Archive for the ‘Paul Morphy’ Category

Pawn Sacrifice Special Lesson: Fischer Channels Morphy

September 21, 2015

To celebrate the release of the movie Pawn Sacrifice, I have decided to put the spotlight on Bobby Fischer’s games in many of my group chess lessons. Below, I’ve attached my notes to the Fischer game that I presented this last Saturday at Achiever Institute in Fremont. If you missed this lesson there, I will be delivering a repeat performance at Achievements Academy in Dublin on Sunday, September 27th. Pawn Sacrifice is currently in theaters across the country.

Bobby Fischer playing a simul in 1964.

Bobby Fischer playing a simul in 1964.

[Event “Bobby Fischer’s Simultaneous Exhibition Tour”]
[Site “Chicago”]
[Date “1964.3.23”]
[Round “”]
[White “Fischer Robert J (USA)”]
[Black “Rouse T.”]
[Result “1-0”]
[Eco “C57”]
[Annotator “Chris Torres”]

{[ TWO KNIGHTS’ def.,C57] Fischer Robert J (USA) +6 =0 -2}

1.e4 e5 2.Nf3 Nc6 3.Bc4 Nf6 4.Ng5 d5 5.exd5 Nxd5 {?} {This moves just asks for trouble. Much better is the 5… Na5 line where black gives a pawn to gain the initiative.}
( 5…Na5 6.Bb5+ c6 7.dxc6 bxc6 8.Bd3 Nd5 9.Nf3 Bd6 10.O-O Nf4
11.Re1 Nxd3 12.cxd3 O-O 13.Nc3 Re8 14.h3 c5 15.b3 Ba6 16.Ba3
Bxd3 17.Ne4 Bxe4 18.Rxe4 f5 19.Ra4 e4 20.Nh2 Nc6 21.Rc1 Ne5 22.d4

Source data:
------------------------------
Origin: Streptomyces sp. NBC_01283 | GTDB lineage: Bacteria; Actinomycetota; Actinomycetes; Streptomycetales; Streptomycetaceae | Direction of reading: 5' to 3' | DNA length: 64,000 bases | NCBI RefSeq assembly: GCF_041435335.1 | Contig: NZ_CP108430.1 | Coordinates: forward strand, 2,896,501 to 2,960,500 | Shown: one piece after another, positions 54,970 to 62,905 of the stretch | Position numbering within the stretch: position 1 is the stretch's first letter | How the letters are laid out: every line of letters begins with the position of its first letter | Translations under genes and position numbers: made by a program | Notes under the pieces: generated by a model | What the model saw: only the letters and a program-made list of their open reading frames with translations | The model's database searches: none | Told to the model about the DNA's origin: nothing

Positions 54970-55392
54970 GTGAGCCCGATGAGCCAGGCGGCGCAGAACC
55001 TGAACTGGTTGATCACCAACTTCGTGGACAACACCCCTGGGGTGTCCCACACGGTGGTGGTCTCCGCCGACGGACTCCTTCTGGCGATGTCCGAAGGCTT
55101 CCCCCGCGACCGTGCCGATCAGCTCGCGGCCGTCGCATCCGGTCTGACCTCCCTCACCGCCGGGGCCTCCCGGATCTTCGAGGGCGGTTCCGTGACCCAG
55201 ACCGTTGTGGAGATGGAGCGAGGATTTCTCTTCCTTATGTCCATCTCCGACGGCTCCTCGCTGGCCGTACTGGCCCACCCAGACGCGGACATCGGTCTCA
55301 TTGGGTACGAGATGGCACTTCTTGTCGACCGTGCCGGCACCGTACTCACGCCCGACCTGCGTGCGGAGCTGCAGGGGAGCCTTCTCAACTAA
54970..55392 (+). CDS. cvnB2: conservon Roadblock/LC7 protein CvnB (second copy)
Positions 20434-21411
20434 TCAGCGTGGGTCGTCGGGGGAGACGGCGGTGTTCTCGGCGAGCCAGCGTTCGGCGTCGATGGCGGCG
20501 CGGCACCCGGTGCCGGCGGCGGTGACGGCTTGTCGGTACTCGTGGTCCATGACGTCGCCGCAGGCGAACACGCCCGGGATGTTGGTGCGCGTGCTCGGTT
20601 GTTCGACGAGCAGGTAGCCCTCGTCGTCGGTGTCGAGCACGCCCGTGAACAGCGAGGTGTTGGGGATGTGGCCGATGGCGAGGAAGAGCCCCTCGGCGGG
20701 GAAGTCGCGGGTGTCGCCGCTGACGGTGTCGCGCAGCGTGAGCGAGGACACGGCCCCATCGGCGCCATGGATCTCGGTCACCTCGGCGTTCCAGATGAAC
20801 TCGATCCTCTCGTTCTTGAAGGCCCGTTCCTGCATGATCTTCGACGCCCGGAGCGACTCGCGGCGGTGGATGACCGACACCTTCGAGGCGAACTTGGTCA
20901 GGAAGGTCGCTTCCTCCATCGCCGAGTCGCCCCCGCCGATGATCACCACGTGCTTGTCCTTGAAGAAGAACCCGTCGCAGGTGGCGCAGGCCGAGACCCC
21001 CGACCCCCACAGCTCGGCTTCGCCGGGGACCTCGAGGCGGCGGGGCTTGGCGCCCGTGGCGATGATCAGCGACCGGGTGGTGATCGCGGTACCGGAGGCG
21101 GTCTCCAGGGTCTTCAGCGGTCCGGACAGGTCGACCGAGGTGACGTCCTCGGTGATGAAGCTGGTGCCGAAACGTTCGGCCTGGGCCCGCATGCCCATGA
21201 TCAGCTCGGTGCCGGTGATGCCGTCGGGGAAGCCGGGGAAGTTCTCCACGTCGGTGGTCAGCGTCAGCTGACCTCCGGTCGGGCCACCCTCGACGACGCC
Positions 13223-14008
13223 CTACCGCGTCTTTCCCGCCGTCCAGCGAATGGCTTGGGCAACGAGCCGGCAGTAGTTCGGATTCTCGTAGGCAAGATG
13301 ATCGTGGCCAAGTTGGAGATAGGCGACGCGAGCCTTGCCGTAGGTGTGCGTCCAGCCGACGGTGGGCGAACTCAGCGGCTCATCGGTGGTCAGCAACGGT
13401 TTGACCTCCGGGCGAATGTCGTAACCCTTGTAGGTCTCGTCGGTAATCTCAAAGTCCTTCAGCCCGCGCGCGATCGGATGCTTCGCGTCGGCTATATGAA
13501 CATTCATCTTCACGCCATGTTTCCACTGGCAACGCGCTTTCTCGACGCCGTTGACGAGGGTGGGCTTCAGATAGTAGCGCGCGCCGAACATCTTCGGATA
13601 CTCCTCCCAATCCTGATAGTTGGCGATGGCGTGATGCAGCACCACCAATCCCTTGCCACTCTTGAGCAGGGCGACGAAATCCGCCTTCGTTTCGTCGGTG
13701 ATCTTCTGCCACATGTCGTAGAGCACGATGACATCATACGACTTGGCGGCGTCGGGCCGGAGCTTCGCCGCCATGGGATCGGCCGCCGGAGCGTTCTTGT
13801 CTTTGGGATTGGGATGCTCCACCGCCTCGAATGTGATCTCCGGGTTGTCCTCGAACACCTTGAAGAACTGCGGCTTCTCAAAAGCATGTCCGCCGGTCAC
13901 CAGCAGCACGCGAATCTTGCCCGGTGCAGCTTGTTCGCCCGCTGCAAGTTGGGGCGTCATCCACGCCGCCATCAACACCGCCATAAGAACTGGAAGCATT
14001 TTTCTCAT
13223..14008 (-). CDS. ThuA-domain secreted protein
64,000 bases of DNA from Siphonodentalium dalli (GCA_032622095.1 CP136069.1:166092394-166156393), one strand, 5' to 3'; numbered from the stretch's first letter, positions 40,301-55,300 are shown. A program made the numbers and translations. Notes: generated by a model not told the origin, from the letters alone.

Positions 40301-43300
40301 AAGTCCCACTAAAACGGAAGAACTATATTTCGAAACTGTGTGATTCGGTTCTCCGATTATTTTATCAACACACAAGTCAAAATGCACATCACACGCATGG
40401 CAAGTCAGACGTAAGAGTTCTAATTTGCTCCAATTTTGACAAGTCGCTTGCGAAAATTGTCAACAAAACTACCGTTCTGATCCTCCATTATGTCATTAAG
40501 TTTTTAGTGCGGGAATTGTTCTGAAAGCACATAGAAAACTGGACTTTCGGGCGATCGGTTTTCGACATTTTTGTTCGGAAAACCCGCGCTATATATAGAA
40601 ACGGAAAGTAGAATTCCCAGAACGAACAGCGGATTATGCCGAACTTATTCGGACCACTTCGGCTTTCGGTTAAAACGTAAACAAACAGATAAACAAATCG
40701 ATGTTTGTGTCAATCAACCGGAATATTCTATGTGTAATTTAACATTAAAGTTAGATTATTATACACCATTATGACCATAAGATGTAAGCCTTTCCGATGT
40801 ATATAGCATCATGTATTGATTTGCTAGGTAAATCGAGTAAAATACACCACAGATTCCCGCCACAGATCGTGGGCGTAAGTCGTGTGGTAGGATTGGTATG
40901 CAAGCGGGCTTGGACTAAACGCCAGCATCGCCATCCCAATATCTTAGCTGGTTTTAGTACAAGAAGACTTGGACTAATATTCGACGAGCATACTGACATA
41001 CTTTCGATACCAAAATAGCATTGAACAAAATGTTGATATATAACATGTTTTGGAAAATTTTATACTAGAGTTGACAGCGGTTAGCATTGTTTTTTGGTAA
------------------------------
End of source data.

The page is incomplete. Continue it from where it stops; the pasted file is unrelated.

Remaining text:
Nd3 23.dxc5 Bf4 24.Rc2 e3 25.f3 {…0-1, Short Nigel D (ENG) 2698 – Kasparov Garry (RUS) 2812 , Leuven 10/ 9/2011 Match (blitz)})


Position after 6. d4.

Position after 6. d4.

{This is the Lolli Variation. White’s other tasty choice is known as the Fried Liver Attack and continues:}
( 6.Nxf7 Kxf7 7.Qf3+ Ke6 8.Nc3 ) 

6… exd4 

{Black’s most common move but certainly not the best. Other options include:} 
( 6…Be7 7.Nxf7 Kxf7 8.Qf3+ ) ( 6…Be6 7.O-O Qd7 8.Re1 )
( 6…Nxd4 7.c3 f6 8.cxd4 Bb4+ 9.Bd2 Bxd2+ 10.Qxd2 fxg5 11.O-O
Bf5 {is black’s best bet.} )

7.O-O Be7

Position after 7... Be7.

Position after 7… Be7.

( 7…Ne5 8.Re1 f6 9.Qxd4
c6 10.Nf3 Bd6 11.Bxd5 cxd5 12.Qxd5 Bd7 13.Qxd6 Kf7 14.Rxe5 fxe5
15.Nxe5+ Ke8 16.Bg5 Qc8 17.Qe7# {1-0, Holes Michal (CZE) 1882 – Stransky Pavel, Karlovy Vary (Czech Republic) 2008.04.30})

( 7…f6 8.Re1+ Be7 9.Qf3 Ncb4 10.c3 Nc2 11.Bxd5 Nxe1 12.Qh5+
g6 13.Bf7+ Kd7 14.Qg4+ Kd6 15.Ne6 Qd7 16.Bf4+ Kc6 17.Nxd4+ Kb6
18.Qe2 Rf8 19.Be6 Qe8 20.Na3 Bxe6 21.Nxe6 Bxa3 22.bxa3 Nxg2 23.Bxc7+
Kc6 24.Qe4+ Kb5 25.Rb1+ Ka6 26.Nc5# {1-0 Chris Torres – Iddo Zohar, Cupertino 2012.})

8.Nxf7 {and now it starts to look like a Fried Liver except that white is already castled.}

8… Kxf7 9.Qf3+ {Developing with threats just as in the Fried Liver Attack.}

9… Ke6

Position after 9... Ke6.

Position after 9… Ke6.

( 9…Ke8 10.Bxd5 Rf8 11.Bxc6+ bxc6 12.Qxc6+ Bd7 13.Qd5 Rf7
14.Qxd4 Bg5 15.Qe4+ Be7 16.Bg5 Kf8 17.Bxe7+ Rxe7 18.Qxh7 Kf7
19.Qh5+ Kg8 20.Nc3 Bc6 21.Rfe1 Rf7 22.Re2 Qd4 23.Rae1 Raf8 24.Rf1
Bd7 25.Qg5 Bc8 26.Qe3 Qd6 27.Rd2 Qg6 28.f3 Bb7 29.Qd3 {…1/2-1/2, Krebs Caroline 998 – Hoffmann Paul (GER) 2338 , Hanau 3/22/2008 Ch Hessen (Gr. F)})

10.Re1+ {Bobby Fischer plays Re1 where Paul Morphy had previously played Nc3. Of course, both lines win.}
( 10.Nc3 dxc3 11.Re1+ Ne5 12.Bf4 Bf6 13.Bxe5 Bxe5 14.Rxe5+ Kxe5
15.Re1+ Kd4 16.Bxd5 Re8 17.Qd3+ Kc5 18.b4+ Kxb4 19.Qd4+ {1-0, Morphy Paul 2680 – Amateur1, New Orleans 1858 Simultan (blindfold)})

Ne5 {Now both of black’s knights are pinned.}

11.Bf4 {Fischer adds more pressure to the pinned knight.}

11… Bf6

12.Nc3 {!} {And more pressure to the other pinned knight as well.}

Position after 12. Nc3!

Position after 12. Nc3!